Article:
The new Democratic-led House of Representative continues to make voting rights a top priority! A committee led by Rep. Marcia Fudge (D-Ohio) is charged with compiling a record of discrimination at the polls to be used to make informed decisions, including creating and justifying a new formula to require certain places to have to pre-clear all their voting changes. Hearings are being held this month in Ohio, Georgia, Florida, North Carolina, North Dakota, and Texas.  

The NC 9th Congressional District election remains under investigation for illegal activity involving absentee ballots. A new State Board of Elections consisting of three Democrats and two Republicans has been appointed and evidence will be presented this month.  Four votes are required to order a new election. If they deadlock, the US House of Representatives could declare a vacancy, giving NC’s governor the power to schedule a new election. Interestingly, the Republican's Board representative is an African American who has been used in the past to negatively impact voting rights for NC African Americans. Using African Americans to deliver messaging designed to harm African Americans allows others to wash their hands of involvement in racial discrimination.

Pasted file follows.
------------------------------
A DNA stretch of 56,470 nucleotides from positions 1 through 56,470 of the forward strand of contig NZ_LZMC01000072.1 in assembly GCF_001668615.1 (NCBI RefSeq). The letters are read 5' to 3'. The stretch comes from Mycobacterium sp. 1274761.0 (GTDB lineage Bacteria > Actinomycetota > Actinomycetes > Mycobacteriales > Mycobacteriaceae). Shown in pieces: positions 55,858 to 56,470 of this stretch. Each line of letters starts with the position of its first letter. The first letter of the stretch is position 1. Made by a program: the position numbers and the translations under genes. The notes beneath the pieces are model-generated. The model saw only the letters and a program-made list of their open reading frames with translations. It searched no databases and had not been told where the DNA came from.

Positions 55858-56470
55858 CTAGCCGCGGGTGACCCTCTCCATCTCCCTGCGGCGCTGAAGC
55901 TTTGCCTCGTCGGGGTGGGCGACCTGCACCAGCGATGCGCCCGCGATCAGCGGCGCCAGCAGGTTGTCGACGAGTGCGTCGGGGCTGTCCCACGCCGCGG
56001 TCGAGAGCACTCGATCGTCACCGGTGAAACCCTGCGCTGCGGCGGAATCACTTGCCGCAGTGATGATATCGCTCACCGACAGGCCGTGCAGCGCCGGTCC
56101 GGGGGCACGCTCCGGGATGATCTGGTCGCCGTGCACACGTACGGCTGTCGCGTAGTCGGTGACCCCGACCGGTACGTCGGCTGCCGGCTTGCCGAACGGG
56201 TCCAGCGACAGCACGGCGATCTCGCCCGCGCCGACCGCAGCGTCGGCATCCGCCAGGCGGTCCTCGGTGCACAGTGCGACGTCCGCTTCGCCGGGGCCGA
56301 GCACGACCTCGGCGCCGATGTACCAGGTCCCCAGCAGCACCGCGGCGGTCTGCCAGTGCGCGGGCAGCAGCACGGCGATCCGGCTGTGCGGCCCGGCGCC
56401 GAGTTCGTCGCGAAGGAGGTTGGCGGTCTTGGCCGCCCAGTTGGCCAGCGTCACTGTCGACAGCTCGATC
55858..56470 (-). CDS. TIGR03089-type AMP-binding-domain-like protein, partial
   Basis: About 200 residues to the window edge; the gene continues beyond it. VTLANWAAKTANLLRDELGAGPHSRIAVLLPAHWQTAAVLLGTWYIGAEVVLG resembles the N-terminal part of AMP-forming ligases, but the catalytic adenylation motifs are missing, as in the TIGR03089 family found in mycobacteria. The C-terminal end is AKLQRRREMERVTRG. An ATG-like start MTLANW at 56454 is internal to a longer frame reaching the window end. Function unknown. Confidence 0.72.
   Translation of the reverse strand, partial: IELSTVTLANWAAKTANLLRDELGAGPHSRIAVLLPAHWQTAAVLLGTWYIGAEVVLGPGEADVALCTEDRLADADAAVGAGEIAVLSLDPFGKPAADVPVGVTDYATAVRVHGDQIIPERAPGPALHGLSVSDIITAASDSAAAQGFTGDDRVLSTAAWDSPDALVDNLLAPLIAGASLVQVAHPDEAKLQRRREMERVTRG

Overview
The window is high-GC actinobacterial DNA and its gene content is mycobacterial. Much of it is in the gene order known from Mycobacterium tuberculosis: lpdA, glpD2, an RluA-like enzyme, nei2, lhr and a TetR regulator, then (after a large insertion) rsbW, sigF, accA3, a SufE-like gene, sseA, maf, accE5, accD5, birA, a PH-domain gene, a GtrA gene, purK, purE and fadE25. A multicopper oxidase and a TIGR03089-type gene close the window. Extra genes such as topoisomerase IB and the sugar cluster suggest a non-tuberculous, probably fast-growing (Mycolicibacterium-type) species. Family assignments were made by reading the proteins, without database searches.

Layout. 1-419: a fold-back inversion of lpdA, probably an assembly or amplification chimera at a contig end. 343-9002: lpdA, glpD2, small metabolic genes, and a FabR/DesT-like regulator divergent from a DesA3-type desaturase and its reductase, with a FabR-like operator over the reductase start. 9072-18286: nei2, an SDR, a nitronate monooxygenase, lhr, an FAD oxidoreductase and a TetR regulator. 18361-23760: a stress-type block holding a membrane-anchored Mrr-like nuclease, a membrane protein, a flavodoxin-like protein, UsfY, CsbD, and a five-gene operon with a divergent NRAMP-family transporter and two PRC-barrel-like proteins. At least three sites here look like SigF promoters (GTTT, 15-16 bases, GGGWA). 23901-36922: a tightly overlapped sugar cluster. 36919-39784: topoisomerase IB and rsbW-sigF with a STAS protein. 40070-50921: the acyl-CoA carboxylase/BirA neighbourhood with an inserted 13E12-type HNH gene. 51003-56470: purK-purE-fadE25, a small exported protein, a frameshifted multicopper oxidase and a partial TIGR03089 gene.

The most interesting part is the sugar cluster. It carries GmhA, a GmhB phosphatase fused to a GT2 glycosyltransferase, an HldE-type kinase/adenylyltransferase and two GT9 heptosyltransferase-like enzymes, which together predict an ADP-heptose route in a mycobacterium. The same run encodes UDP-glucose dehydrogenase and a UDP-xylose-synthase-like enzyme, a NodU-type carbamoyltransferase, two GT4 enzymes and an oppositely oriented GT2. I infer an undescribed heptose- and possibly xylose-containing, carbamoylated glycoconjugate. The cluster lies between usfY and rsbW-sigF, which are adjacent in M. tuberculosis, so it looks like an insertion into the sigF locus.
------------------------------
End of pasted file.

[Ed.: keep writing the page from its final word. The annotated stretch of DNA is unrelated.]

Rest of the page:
The lawsuit filed after it appeared that voting machines in Georgia failed to record any votes for possibly over 100,000 people in the Lt. Governor’s race has been dismissed.  The judge stayed discovery for more than a month and then only granted limited discovery for a week before the trial, and according to